SARATOGA SPRINGS, N.Y. -- After racing officials here received a tip that Alysheba would be treated with an illegal drug before Saturday's Travers, reports of the incident put into headlines a word that has been whispered around American racetracks for years: endorphins.

The New Jersey state police had passed the information about Alysheba to Saratoga's stewards, who ordered the colt's barn guarded Saturday afternoon. Naturally, nothing happened. Nobody was going to be wielding a hypodermic needle near the favorite under the circumstances.

But the report had credibility, partly because the New Jersey police have proved to be astute investigators of the sport, and partly because the substance they said would be used is the most talked-about illegal drug in the sport today.

In fact, nothing has posed as difficult a problem for chemists trying to detect illegal drugs as endorphins do. They may be indistinguishable from substances that occur naturally in the body.

Mankind has known for centuries that morphine and other narcotics suppress pain, but it was not until 1975 that scientists learned just how and why they work. Solomon Snyder, a professor at Johns Hopkins, discovered that the brain manufactures substances called endorphins to help the body cope with pain.

If somebody punches you in the nose, your brain quickly manufactures these molecules. If you jog five miles, endorphins are released (an explanation for the so-called "runner's high.") The endorphins are broken down quickly, too, because the body doesn't want them hanging around when they're not needed.

The discovery of endorphins created a whole new area of scientific inquiry. Endorphins could be made synthetically. And they attracted the attention of the racing world -- as discoveries about pain-relieving drugs usually do. Synthetic endorphins would be potent narcotics; they would disappear from the horses' systems quickly; and they would be virtually impossible to detect.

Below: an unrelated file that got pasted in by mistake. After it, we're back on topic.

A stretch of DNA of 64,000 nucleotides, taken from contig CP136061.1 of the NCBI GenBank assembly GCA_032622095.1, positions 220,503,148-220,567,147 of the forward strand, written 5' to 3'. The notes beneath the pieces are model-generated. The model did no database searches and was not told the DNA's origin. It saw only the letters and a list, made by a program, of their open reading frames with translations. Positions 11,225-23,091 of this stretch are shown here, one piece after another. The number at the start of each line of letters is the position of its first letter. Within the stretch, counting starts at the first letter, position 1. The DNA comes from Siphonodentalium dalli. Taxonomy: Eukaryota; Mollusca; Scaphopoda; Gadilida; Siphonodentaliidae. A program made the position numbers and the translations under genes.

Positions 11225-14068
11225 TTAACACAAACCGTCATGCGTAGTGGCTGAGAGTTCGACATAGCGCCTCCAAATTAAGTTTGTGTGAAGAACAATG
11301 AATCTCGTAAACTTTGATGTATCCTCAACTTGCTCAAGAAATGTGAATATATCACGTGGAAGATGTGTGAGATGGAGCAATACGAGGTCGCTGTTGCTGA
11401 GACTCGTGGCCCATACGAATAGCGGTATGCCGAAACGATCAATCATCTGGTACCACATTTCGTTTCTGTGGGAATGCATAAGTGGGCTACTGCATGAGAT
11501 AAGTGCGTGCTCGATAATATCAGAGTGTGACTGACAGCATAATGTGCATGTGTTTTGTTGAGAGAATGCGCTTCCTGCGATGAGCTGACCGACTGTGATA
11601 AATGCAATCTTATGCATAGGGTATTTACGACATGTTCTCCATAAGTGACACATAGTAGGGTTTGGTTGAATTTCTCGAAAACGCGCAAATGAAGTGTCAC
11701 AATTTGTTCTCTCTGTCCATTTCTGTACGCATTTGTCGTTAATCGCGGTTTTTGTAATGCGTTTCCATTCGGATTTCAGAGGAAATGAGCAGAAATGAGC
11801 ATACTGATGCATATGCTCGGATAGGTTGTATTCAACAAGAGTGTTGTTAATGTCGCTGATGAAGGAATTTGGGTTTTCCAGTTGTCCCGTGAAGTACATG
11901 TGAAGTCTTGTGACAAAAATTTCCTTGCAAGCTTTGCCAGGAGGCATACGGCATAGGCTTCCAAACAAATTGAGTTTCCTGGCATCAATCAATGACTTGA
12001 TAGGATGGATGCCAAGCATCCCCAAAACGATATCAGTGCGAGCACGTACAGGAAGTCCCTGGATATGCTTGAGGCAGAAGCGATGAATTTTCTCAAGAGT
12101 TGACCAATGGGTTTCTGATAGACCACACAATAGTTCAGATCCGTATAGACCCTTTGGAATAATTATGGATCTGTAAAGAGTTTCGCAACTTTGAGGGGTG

Dr. Thomas Tobin, a professor at the University of Kentucky and author of "Drugs and the Performance Horse," conducted some of the earliest tests with endorphins and didn't find them especially effective. He found that if they were given intravenously they didn't enter the brain fast enough; he had to inject them directly into the brain, through the base of the skull, to get limited results. "As far as I know," Tobin said, "the biggest effect of endorphins in racing has been to give rise to a lot of rumors."

But since Tobin's early experiments, many new endorphins have been synthesized and, surely, many trainers and veterinarians have tried countless variations of ways to administer it. The phenomenal success of certain trainers, whose horses seem to defy the laws of nature and who have never been caught for a drug "positive," has suggested that potent narcotics of some type have been in common use.

When the rumors about Alysheba surfaced, there were some suggestions in the media that endorphins might be a substitute for the Lasix that the colt was not permitted to use legally in New York. Tobin said no. "To the best of my knowledge," he said, "that's a whole different bag. Endorphins are associated with pain suppression. They are agents that affect the nervous system."

He did say, though, that there are some very effective Lasix substitutes in existence, including one which is 20 times stronger than Lasix and thus requires 1/20 of the dose, making it very hard to detect.

But nothing could be harder to detect than endorphins, because they occur naturally in the body. If, indeed, they are be used effectively on horses, the only way to stop the drug would be to do what Saratoga officials did: guard the horse before the race.